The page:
ROAR of Ravi Dev
Observing the rhetoric deployed in the blogsphere, social media and the letter-pages of the newspapers, I have been struck by the ubiquitous invocation of the trope of “400 Black youths killed during the PPP years” to argue that no matter how badly the PNC-led coalition performed during the last five years, they should be returned to office. In an effort to examine this claim factually, the Stabroek News went back to its archives and laboriously listed the 420 persons murdered between Feb 23, 2002 and Sept 2006.
They found that “151 had been murdered by bandits; 239 killed during confrontations with police and in unexplained circumstances and 30 security officers murdered.” But what was most revealing was that there were 105 Indian Guyanese listed among the 420 killed overall and all were killed by the bandits: this is never mentioned by the polemists. Also never mentioned is the killing wave that immediately preceded the prison breakout and following the 1997 elections.
As I wrote at the time, “In the wake of violent urban protests by the PNC in Georgetown after that party claimed that the December 1997 general elections were rigged, anti-Indian riots erupted in Georgetown on Jan. 12th 1998. Throughout 1998, the kick-down-the-door banditry against Indians intensified to such an extent that one magistrate called it “guerrilla warfare against Indians”. In this new round of violence in which thirty-one Indian and one African-Guyanese were murdered, Indian businessmen were the targets. The attacks and murders – primarily on Indians – continued in tandem with regular protest-related violence in Georgetown during 1999 and 2000.”
The point I wish to make is if we are ever to even begin addressing our political quagmire, we have to question the one-sided narratives that are being deployed in the present and which only serve to widen the chasms between our two major groups. But this slanted, toxic version of our history started even as the events were still unfolding. In 2004, I spoke at the Square of the Revolution at a “People’s Movement for Justice (PMJ) Rally”, to support calls for a Commission of Inquiry into the killing wave sweeping Georgetown and the East Coast.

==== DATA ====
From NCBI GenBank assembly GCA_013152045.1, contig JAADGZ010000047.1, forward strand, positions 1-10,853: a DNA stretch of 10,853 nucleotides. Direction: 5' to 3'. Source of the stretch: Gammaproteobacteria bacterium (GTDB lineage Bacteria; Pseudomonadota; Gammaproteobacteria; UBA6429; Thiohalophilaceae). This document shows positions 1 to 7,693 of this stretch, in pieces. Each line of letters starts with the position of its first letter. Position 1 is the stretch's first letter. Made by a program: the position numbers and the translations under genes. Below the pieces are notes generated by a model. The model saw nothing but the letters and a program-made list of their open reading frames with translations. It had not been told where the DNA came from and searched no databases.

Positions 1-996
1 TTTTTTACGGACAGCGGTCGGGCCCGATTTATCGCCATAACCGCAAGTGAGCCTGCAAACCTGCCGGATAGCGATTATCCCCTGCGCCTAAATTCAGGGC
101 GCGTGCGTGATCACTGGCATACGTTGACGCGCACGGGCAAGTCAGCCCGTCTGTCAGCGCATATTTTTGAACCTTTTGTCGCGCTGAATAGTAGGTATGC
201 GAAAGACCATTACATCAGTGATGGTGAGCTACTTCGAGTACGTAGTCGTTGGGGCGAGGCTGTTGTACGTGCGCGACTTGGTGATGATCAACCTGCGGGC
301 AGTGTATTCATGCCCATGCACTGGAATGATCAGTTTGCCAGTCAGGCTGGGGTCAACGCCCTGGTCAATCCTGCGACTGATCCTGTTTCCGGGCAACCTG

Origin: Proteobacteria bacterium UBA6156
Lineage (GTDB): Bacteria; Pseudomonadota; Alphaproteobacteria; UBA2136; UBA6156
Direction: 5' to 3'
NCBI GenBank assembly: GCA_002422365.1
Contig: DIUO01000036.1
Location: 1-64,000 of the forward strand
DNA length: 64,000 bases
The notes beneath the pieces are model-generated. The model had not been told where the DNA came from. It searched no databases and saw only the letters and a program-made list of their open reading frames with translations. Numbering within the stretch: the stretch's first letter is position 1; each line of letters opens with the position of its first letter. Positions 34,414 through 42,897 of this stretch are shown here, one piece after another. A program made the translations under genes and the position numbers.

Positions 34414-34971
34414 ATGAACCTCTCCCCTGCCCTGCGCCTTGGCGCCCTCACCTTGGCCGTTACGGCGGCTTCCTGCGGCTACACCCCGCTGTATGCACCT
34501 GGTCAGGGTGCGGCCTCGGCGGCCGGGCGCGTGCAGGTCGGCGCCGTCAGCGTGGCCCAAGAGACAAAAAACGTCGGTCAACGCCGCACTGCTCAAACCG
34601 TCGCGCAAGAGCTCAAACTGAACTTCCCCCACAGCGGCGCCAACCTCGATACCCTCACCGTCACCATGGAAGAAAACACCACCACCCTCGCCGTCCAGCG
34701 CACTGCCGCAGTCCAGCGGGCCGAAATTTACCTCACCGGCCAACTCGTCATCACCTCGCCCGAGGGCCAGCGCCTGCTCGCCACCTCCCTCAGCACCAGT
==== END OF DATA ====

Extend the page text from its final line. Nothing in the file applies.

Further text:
In the Indian community, this was seen as supporting the PNC, but I felt that Guyana needed a professional police force to deal with criminality and resorting to vigilante groups was exacerbating our crisis. But at the beginning of the event, to a roll of drums, the names of only the persons killed by the police were announced in commemoration and mourning: it was the beginning of the lopsided accounting of our millennium political history. I warned:
“We cannot have the lives of our sisters and brothers snuffled out with impunity. And I would like to say that when I listened to the litany of deaths when this meeting began, I was saddened because – and again I speak my truth to you – not only those who were gunned by the arms of the state we should mourned, but we should also mourn every individual, every innocent individual, who were killed by others. So it means that, that litany should include the Indians also who were killed by bandits, the Africans who were killed by bandits, the Chinese or whoever were killed by bandits. They also, they also suffered the ultimate denial of their human rights – the right to life.”
What we are witnessing in Guyana with its one-sided narrative, is not unusual is areas with ethnic conflict and in fact, the phenomenon has been described as “memory wars”. A distinction is made between “history” and “collective memory” in that while even the former’s authors may be selective in their recordings and silencing, the latter is even more distorted being what is “memorised” and “memorialised” by groups.
As one author suggests, “it might be useful to think in terms of different ‘memory communities’ within a given society. It is important to ask the question, who wants whom to remember what and why?” There are the “mnemonic warriors” who insist that only their narrative of history and memory are “the truth” and must determine our actions into the future.
I am a “mnemonic prospective” and believe that the positions of the different “histories” and “memory communities” must be integrated to create a vision of a future that delivers justice, dignity and respect to all of us in Guyana.